Gardening in raised beds has three primary benefits for area gardeners: the ability to control soil conditions, reduce disease problems, and be space efficient. The first raised bed benefit is the most critical. Soil in and around much of the Panhandle is sandy in nature with little rich organic matter. To make matters worse, much of our native soil is either too well-drained and dries out rapidly or is the opposite and frequently stands in water – neither is conducive to garden success. We can alleviate all the above issues by creating our own perfectly draining, nutrient-rich soil environment inside a raised bed. One can either make their own soil concoction by experimenting with different ratios of compost, aged pine bark, peat moss, perlite, etc. or simply purchase bagged garden soil. I use either 100% mushroom compost or a 1:1 mix of mushroom compost & aged pine bark, but many soil component combinations work well.
Gardening in raised beds can also dramatically reduce the incidence of disease. Many of the most serious vegetable garden diseases like Bacterial Wilt and Late Blight in tomato are soilborne, surviving for years in the ground and only needing a splash of rainwater to transfer them onto your vegetable plants. Growing in beds with curated soil mostly alleviates this issue. Our sandy soils also tend to have damaging levels of difficult to control nematodes (microscopic round worms that feed on plant roots). Because nematodes prefer porous sandy ground, switching to raised beds with rich organic soils also removes that concern.
Finally, growing in raised bed gardens allows for a very efficient use of space. A typical raised bed is 4’x8’ in diameter, meaning you can site one nearly anywhere, regardless of how big or small your yard is. You don’t even need a yard space in some cases! If you have only a sunny porch or driveway, you can certainly mimic raised bed conditions with large containers. Most people are surprised by the amount of produce that you can pack into one or several 32 square foot raised garden beds, especially when you pay attention to plant mature size and group accordingly. The square foot gardening method is a great way to maximize raised bed produce yield.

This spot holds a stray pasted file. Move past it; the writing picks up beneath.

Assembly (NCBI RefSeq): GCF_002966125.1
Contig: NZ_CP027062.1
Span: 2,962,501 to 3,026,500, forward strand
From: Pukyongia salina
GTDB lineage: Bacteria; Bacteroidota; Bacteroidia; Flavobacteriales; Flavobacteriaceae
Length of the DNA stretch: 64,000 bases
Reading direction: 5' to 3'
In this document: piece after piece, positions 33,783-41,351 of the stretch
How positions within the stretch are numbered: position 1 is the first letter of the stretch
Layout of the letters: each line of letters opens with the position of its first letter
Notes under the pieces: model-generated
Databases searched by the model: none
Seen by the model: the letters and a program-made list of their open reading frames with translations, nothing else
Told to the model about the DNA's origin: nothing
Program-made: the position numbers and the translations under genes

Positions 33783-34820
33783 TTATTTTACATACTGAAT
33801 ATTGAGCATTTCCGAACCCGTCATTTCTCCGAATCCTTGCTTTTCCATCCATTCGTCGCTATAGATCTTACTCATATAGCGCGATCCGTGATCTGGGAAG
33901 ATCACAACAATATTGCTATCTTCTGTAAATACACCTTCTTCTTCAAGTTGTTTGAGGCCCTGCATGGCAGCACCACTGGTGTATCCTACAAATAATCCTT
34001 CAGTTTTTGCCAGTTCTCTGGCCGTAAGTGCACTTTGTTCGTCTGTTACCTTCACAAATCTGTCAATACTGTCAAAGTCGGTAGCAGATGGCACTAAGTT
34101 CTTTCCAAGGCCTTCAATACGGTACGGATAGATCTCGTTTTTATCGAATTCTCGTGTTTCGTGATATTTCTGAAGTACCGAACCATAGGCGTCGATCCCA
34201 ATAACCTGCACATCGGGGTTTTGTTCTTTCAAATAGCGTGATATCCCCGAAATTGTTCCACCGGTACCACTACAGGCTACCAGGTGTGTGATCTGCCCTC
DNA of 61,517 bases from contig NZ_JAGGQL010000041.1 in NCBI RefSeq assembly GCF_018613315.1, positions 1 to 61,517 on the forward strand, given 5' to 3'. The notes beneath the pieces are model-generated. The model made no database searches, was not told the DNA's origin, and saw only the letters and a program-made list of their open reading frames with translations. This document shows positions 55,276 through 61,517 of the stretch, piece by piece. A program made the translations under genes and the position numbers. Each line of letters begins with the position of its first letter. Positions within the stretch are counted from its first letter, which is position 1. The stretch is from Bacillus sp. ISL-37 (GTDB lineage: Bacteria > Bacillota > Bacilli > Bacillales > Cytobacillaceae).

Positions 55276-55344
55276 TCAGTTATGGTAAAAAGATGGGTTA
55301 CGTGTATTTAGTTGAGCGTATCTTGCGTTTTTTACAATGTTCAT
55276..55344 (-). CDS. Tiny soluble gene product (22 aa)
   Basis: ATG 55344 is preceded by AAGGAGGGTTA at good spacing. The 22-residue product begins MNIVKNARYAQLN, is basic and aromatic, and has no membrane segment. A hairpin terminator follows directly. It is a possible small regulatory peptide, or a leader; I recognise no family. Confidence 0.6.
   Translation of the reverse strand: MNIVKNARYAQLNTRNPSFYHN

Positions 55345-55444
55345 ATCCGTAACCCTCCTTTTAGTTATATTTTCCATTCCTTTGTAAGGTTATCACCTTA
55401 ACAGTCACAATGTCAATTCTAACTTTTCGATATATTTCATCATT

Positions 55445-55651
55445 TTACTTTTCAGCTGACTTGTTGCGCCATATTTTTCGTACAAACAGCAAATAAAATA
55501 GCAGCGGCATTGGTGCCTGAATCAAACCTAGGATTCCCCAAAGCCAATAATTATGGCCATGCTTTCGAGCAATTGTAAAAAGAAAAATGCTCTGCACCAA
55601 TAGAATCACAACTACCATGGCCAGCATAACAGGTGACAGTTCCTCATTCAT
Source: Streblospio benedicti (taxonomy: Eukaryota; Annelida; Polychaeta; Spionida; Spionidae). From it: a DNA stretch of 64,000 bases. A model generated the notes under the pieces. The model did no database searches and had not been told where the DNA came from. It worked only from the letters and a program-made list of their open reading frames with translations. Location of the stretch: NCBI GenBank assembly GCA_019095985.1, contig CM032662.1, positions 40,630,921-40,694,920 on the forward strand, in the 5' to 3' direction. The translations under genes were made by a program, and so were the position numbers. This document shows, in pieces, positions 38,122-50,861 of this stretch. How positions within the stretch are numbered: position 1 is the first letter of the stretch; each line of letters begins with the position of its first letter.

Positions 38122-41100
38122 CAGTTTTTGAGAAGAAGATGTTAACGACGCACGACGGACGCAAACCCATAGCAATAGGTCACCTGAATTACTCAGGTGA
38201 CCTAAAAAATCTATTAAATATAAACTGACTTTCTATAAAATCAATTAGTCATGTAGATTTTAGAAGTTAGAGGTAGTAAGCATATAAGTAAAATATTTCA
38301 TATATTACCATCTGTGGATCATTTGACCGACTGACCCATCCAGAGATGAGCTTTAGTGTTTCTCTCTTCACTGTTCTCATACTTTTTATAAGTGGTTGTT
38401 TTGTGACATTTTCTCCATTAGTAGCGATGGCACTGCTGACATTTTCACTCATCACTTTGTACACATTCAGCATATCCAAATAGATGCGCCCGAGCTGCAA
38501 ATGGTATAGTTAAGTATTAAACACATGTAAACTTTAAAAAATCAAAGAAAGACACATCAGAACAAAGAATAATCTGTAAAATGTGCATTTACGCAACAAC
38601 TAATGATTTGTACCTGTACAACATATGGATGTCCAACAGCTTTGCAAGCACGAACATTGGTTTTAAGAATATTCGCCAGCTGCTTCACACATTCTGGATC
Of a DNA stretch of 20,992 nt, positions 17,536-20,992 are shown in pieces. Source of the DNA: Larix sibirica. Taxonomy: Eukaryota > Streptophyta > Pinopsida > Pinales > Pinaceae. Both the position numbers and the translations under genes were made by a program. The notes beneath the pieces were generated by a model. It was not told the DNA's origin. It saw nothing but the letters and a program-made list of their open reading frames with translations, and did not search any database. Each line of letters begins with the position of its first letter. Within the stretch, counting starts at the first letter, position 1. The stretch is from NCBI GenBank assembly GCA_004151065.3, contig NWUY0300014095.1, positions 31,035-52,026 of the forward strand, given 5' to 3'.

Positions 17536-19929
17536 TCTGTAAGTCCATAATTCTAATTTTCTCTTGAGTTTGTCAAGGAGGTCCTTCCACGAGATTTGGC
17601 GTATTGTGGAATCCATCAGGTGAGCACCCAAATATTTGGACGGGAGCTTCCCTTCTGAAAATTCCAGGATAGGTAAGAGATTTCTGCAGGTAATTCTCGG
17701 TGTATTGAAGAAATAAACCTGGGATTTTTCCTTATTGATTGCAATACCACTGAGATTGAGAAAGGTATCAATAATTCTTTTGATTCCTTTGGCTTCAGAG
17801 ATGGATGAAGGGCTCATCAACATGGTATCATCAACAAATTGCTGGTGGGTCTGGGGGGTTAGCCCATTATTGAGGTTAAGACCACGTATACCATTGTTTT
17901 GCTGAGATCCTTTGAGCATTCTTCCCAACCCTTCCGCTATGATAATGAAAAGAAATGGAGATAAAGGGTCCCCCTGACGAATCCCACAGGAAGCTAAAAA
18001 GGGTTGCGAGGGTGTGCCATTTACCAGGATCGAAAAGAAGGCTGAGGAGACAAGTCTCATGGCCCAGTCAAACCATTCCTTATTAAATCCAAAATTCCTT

If you have struggled in past years to produce a fruitful, high-yielding, mostly disease-free garden, your problem might be below your feet in the soil. As you plan your vegetable gardening activities this year, try gardening in raised beds and get ready for your best gardening season yet! For more information about vegetable gardening, raised bed construction, or any other horticultural topic, contact your local UF/IFAS County Extension office. Happy Gardening!
New Zealand spinach has a mild flavor, flourishes in the heat, and can serve as a nutritious summer salad. Photo by Forest and Kim Starr.
If you’ve ever tried growing lettuce (Lactuca sativa), true spinach (Spinacia oleracea), or crops in the cabbage family (Brassica spp.) in late spring or summer in the subtropics of Florida, you know that our extreme heat can make it difficult. Between bolting leaves, fungal diseases, insect pressure, and poor germination, it can be quite a challenge to keep greens on the dinner table all year long.
Fortunately, there are a few greens that – while less well known – can take our Florida heat and are relatively easy to grow. Some of these greens include New Zealand spinach, Malabar spinach, and perpetual spinach. They are frost sensitive and prefer well-drained, slightly acidic soil and require regular watering, but they don’t need a lot of fertilizer or special attention. Additionally, they are resistant to most pests and diseases.
New Zealand Spinach
New Zealand spinach tastes similar to true spinach but can stand up to the Florida heat. Photo by Forest and Kim Starr, Starr Environmental, Bugwood.org.
New Zealand spinach (Tetragonia tetragonioides) is a leafy green that is native to New Zealand, but it is well-adapted to warm climates such as ours. It grows one to two feet in height and branches two to three feet across. In the kitchen, it is known for its mild, slightly salty flavor, and it is a great source of vitamins A and C, iron, and calcium.
New Zealand spinach germinates slowly, taking two to three weeks to sprout. Soaking seeds for 24 hours directly before planting can help them along, but be patient, and keep the planted area weed free.
Sow seeds a quarter-inch deep, two inches apart, and water well, keeping the soil moist but not waterlogged. Once germinated, thin to eight to 12 inches apart. After the plant has grown about a foot, harvest a few tender leaves off of each branch, making sure enough leaves remain so the plant can continue to photosynthesize and grow.
Malabar spinach (Basella alba and B. cordifolia) is a fast-growing leafy vine native to tropical South Asia. It is known for its thick, succulent leaves and its slightly lemony flavor. It is a good source of antioxidants, vitamins A and C, iron, and calcium.